“Garfield was not and never would be wedded to any particular political principle, except democracy” (p.133). This generous assessment of his career and principles can perhaps be challenged on several fronts but there is little doubt that Todd saw the changing future of Southern Rhodesia much more clearly than his contemporaries.

Dealing with land, housing and the financial sector took priority as Prime Minister, followed by efforts in 1956 to fix the franchise and create a common voter’s roll for all races, qualified by income and education. This was a deeply emotional proposal and Todd gravely underestimated the antipathy of the white electorate to a long-term and peaceful integration of the races.

Todd’s fall was immediately owing to his proposal to enfranchise black teachers and nurses who met certain educational criteria, but it was also symptomatic of a hardening of attitudes and prejudices. His eviction from the leadership was underhanded and acrimonious but, given later events, arguably sanitised his image for the future.

Much rightful and necessary criticism of Todd’s career and accomplishments has likely been averted in favour of his more positive role and suffering during Zimbabwe’s liberation struggle.

This is not to tear him down, but is necessary to bring forth the full story and better appreciate him as a man and not just an icon. Todd’s identification with the moderates won him few friends, but did usefully serve as a prick to the conscience of the electorate and their disastrous leadership of the 1960s and 1970s.

Todd’s years after his stint as Prime Minister were little known to me beyond the fact of his astonishing restriction and then imprisonment. Woodhouse follows his trials and tribulations at this time in good detail, deftly intertwining personal events such as serious illnesses and farm developments at Dadaya with national events such as UDI, the Pearce Commission and the effects of the escalating war.

The euphoria of Independence was welcomed by Todd, who accepted a five-year appointment by Prime Minster Robert Mugabe as a Senator in the Zimbabwean Parliament. In that role he contributed significantly to professionalising the behaviour and activities of the Upper House.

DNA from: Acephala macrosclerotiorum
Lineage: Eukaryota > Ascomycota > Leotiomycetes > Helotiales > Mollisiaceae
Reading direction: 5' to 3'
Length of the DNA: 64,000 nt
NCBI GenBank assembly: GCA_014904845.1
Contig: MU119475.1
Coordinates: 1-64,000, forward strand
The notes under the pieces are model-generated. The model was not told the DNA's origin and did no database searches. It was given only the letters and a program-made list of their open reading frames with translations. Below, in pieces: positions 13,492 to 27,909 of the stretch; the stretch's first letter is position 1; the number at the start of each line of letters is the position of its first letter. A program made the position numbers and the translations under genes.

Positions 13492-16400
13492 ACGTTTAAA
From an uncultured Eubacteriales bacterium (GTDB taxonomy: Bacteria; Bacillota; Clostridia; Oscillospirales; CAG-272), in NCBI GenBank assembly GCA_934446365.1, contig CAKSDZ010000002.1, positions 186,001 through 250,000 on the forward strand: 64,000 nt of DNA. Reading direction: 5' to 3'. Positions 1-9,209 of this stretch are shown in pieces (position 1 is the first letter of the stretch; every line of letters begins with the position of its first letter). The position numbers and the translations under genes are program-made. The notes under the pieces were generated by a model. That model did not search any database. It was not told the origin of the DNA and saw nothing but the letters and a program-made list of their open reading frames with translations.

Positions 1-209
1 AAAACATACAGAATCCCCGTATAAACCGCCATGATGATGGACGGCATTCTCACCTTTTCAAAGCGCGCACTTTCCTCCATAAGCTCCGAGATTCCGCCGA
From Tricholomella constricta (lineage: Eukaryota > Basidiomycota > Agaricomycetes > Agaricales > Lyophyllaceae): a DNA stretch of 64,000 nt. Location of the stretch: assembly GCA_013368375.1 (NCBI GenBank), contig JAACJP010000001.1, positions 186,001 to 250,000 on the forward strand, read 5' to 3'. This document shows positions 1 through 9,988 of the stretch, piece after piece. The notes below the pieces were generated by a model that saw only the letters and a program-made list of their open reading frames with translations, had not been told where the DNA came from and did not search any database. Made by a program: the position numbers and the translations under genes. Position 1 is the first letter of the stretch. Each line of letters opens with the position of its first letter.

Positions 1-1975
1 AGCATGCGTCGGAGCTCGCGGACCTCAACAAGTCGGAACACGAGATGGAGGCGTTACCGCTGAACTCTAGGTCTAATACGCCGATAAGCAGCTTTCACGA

While being “careful not to criticise the Prime Minister,” (p.455), after the 1984 ZANU Congress resolution to create a one-party state, he would presciently state “I would hope ZANU could be thrown out by means other than the army” (p.464).

Thanks to his principled stance on human rights and later endorsement of the opposition MDC party, Todd would, by the late 1990s, become an enemy of the man whom he had once respected and assisted,, recognising that most here were “living with evil” and that “this is not just incompetence or even greed but the intelligence and determination of the Government are a manifestation of evil and it is frightening” (p.507).

There are a couple of minor errors in the book, such as identifying Mzilikazi’s Memorial as his Grave in the pictures, but overall, the entire book is a wonderful example of the exceptional standards adhered to by Weaver Press.

In this sympathetic but mostly honest hagiography, Woodhouse has done an exceptional job in bringing forth the man behind the headlines while also reviewing the political and socio-economic convulsions within the country and region to create a dense and fascinating narrative.

I hope this book will sell well; the life of the man and his family within deserves to be known across the nation and beyond. Zimbabwe aches for a leader of his calibre once again.